Drought Turns Up Heat on Farm Bill
July 17, 2012
DTN/ Progressive Farmer
The drought gripping the country raises the bar on Congress to get a farm bill done and possibly reinstall some disaster programs that have expired, Senate Agriculture Committee Chairwoman Debbie Stabenow said Tuesday.
The extensive drought conditions will require lawmakers in conference negotiations to revisit the Supplemental Revenue Assistance Program, or SURE, that expired last September.
"I think the weather disaster is compounding the emergency," said Stabenow, D-Mich., following a hearing on Tuesday. "We have to get a bill done, both because of what we have in the bill and things I think need to be added in terms of disaster assistance. It's absolutely critical now that we get this done so there is economic certainty for farmers to make good decisions and to be able to address the disasters that are very, very real across the country."
As of Tuesday, USDA has declared agricultural crop disasters in more than 1,100 counties across 27 states. More than 100 counties in the Midwest and Plains were added on Tuesday across Illinois, Iowa, Kansas, Missouri, Nebraska and Oklahoma.
In recent days, DTN has cited the declining crop conditions nationally, pressures facing livestock producers as cash corn tops $7.77 in the DTN cash index, and regulatory issues as states order irrigation shutoffs due to low river levels.
House leaders have said little about scheduling floor time for the farm bill since it was moved out of committee last week. The House bill has a broad array of critics from both parties who either argue not enough was cut from food programs or farm programs, or too much is being cut. House Agriculture Committee Chairman Frank Lucas, R-Okla., is trying to convince his party not to further slice up the legislation while committee ranking member Collin Peterson, D-Minn., is trying to get his party's members to back the bill despite its nutrition cuts.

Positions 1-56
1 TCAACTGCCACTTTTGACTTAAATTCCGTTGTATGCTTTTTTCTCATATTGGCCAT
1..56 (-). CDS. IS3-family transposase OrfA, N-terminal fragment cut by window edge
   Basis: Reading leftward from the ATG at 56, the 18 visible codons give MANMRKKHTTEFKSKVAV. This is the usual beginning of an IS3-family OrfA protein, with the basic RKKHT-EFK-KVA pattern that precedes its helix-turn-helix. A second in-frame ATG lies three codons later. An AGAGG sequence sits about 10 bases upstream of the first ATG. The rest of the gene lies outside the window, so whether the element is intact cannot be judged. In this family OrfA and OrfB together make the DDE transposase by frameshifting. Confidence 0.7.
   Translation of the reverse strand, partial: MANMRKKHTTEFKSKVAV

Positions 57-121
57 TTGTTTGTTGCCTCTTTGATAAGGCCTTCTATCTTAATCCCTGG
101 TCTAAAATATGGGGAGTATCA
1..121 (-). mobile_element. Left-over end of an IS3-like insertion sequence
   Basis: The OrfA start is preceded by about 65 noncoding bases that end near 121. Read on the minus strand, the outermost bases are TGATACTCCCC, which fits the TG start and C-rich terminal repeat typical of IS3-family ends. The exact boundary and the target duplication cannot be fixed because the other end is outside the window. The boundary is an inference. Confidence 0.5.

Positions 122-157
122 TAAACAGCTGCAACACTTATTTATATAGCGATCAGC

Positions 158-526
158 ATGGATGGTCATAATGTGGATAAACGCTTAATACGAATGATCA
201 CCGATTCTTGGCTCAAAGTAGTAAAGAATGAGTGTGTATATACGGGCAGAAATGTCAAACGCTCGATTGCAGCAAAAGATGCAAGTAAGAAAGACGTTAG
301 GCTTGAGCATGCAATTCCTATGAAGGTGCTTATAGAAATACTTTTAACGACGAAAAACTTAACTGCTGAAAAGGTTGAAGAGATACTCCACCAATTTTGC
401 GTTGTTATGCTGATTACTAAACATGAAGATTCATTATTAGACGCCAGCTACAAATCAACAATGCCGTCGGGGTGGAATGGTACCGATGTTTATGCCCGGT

In the Senate bill there is a livestock disaster program that is extended for 2012. There also are provisions for fruit growers. A widely panned program, SURE was not reauthorized in either the Senate or House versions of the five-year farm bill. Some senators, led by Kent Conrad, D-N.D., and Max Baucus, D-Mont., have drafted stand-alone legislation to extend SURE. Stabenow said the bill is getting more consideration as the effects of the drought grow.
"Now, more broadly because of the drought that is happening across the country, we have talked with Sen. Baucus and certainly are interested in seeing something more broadly for 2012," Stabenow said. "I think it is going to be essential. It just raises a different level of urgency for us. We have to have a bill passed by the House so we can get this to conference committee and negotiate a compromise."
Stabenow added, "There is a tremendous sense of urgency across America right now. We can't kick the can down the road."
The National Farmers Union board of directors adopted a resolution on Tuesday supporting an extension of the SURE program for 2012 through the legislation offered in the Senate. NFU was an original backer of SURE in the 2008 farm bill.
Sen. Charles Grassley, R-Iowa, said he doesn't think a new farm bill is needed immediately to deal with drought concerns, but the legislation would be needed after Oct. 1. The problem, however, is there are fewer than 20 legislative days scheduled between now and Oct. 1 to pass a major bill and clear conference negotiations. The drought, however, puts a spotlight on the legislation.
"I think it adds impetus to the necessity of the House passing the farm bill," Grassley said in response to a question from DTN.
Grassley said he doesn't think an extension of current farm programs would ease some of the problems. If the 2008 farm bill were extended, Grassley said, lawmakers likely would extend provisions for direct payments to farmers.
U.S. Rep. Steve King, R-Iowa, a member of the House Agriculture Committee, also said in an interview that the drought has raised the necessity for getting a bill adopted. On recent drives across Iowa, King said, "The further east it is, the drier it was. What we're seeing now with every 90-plus day is the drought is just moving further west."
The deteriorating crop conditions raise a variety of potential policy issues. There are rumblings, for instance, that some states or livestock groups will ask the EPA to waive the ethanol blend levels set for the Renewable Fuels Standard.
"What's going to happen with the availability of feed grains and the RFS?" King said. "What will EPA do having the authority to make those adjustments on the go? I think what I'm seeing so far is the markets are doing the rationing. That kind of decision isn't urgent that it be made, but it would be a high-impact decision."
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